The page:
First Phosphate partners with Queen’s to advance Lac à l’Orignal property

First Phosphate has partnered on a research initiative with Pufahl Research Group at Queen’s University. The partnership will provide new data on […]
The Pufahl Research Group has developed state-of-the-art phosphorite exploration models and fine-tuned production strategies. Credit: Queen’s University

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First Phosphate has partnered on a research initiative with Pufahl Research Group at Queen’s University. The partnership will provide new data on the economic potential of the company's Lac à l’Orignal phosphate. The company is at the exploration phase for phosphate minerals for the lithium-iron-phosphate (LFP) battery industry within a 1,500 km2 land package in the Saguenay region of Quebec.

“Advanced mineralogical data is essential for making decisions regarding site feasibility and how to cost effectively extract clean phosphate under strict environmental, social and governance guidelines, with the lowest possible carbon footprint,” said John Passalacqua, CEO of First Phosphate.

“This partnership provides First Phosphate with a competitive edge by laying the foundation for developing proprietary and advanced methods of phosphate production for the LFP battery industry. Ultimately, we want to leverage our high-purity phosphate resource to help Quebec and Canada become a leader in the electric vehicle industry, and advance on our national climate change goals," he added.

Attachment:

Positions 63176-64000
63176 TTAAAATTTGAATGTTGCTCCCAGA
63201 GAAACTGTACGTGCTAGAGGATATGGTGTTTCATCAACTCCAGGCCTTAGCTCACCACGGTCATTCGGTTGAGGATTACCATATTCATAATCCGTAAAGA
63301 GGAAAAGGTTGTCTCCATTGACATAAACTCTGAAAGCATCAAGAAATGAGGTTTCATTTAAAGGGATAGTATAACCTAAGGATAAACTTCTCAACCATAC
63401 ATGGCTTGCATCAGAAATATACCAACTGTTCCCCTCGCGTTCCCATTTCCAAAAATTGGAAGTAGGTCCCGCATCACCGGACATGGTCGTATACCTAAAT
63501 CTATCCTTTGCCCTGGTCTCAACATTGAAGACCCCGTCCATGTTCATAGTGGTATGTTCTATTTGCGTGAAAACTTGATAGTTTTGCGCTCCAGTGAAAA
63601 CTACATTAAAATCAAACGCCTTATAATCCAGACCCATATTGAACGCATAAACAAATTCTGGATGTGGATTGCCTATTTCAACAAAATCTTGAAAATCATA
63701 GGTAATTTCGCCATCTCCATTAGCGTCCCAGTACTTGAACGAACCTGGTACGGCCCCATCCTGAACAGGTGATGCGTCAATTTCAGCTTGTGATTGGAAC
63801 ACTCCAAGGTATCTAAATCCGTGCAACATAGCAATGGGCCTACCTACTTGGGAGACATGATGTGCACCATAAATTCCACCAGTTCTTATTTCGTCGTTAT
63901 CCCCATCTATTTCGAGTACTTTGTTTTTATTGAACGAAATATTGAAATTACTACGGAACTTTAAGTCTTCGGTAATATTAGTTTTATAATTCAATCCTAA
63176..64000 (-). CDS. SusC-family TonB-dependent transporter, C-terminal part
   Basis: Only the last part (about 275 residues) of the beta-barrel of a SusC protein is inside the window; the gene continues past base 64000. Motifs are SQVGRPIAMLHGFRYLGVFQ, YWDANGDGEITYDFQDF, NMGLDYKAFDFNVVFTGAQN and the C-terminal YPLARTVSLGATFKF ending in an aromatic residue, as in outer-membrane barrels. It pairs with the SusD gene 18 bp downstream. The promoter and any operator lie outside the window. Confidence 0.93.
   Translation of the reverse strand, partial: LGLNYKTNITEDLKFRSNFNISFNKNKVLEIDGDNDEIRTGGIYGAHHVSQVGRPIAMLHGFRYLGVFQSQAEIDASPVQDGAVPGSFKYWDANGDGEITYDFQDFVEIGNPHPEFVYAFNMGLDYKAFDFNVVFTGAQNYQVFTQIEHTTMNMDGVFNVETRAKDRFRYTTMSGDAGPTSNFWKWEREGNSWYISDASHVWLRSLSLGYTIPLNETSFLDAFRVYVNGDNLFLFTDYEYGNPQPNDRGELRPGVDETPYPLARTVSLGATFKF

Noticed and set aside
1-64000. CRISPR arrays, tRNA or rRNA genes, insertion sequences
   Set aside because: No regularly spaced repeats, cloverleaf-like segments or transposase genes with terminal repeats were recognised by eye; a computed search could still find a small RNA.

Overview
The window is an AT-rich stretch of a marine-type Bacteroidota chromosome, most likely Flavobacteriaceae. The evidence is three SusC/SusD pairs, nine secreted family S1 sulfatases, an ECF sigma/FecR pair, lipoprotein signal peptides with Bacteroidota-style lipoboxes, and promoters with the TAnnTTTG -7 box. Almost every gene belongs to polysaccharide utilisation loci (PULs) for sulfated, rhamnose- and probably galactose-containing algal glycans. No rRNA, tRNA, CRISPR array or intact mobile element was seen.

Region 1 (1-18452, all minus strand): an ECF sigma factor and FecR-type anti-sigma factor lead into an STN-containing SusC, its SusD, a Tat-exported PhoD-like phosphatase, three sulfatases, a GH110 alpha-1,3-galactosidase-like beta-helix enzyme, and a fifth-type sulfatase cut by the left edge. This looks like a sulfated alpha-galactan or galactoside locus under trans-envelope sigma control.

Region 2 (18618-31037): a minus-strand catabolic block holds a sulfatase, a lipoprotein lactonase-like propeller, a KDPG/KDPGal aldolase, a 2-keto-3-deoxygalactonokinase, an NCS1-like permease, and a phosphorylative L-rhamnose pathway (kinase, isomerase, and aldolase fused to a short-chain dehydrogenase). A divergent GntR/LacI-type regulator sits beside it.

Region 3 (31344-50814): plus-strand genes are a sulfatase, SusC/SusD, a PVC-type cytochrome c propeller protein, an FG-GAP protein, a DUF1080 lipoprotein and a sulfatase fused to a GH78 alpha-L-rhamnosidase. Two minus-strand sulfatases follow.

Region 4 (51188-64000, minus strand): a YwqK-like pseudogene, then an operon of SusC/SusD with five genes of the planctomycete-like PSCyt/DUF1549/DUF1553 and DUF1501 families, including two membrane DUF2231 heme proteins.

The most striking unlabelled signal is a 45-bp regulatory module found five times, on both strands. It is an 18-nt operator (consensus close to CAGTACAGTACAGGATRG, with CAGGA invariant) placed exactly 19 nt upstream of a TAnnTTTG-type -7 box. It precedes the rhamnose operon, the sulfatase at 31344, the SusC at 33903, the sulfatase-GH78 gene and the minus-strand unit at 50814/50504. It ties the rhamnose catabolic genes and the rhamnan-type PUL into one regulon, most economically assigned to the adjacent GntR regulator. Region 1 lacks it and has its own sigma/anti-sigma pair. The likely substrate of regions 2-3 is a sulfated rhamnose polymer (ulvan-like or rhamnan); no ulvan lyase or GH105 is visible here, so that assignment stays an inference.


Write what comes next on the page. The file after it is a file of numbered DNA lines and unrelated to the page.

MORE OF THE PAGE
According to First Phosphate, the primary goal of this partnership is to determine the detailed mineralogy and geochemistry of phosphatic ore and waste minerals at Lac à l’Orignal, a step which complements the bulk geochemical assays and metallurgy being conducted by SGS Canada. The acquisition of high-resolution data using state-of-the art microscopy techniques is critical for understanding small variations in the chemistry of minerals forming the anorthosite host rock on a micron scale. Anorthosites are a rare and underexplored source of high-purity phosphate.

“Collectively, these methods not only provide details about the phosphorus concentration at Lac à l’Orignal, but also about how trace elements are distributed in ore and waste rock despite the already enviable purity of the phosphate found in the anorthosite,” said professor Peir Pufahl, co-director of Queen’s University facility for isotope research. “This high-fidelity picture is not possible using bulk whole rock analysis alone and is essential for understanding how to manage these elements during ore processing to safely handle tailings to ensure a fully clean, ethical and secure supply source.”

Presently, the company is working to complete the first NI 43-101 resource estimate for Lac à l'Orignal and has started planning for the 2023 drilling program. A preliminary economic assessment (PEA) is being prepared for February 2023.

To learn more, visit firstphosphate.com.

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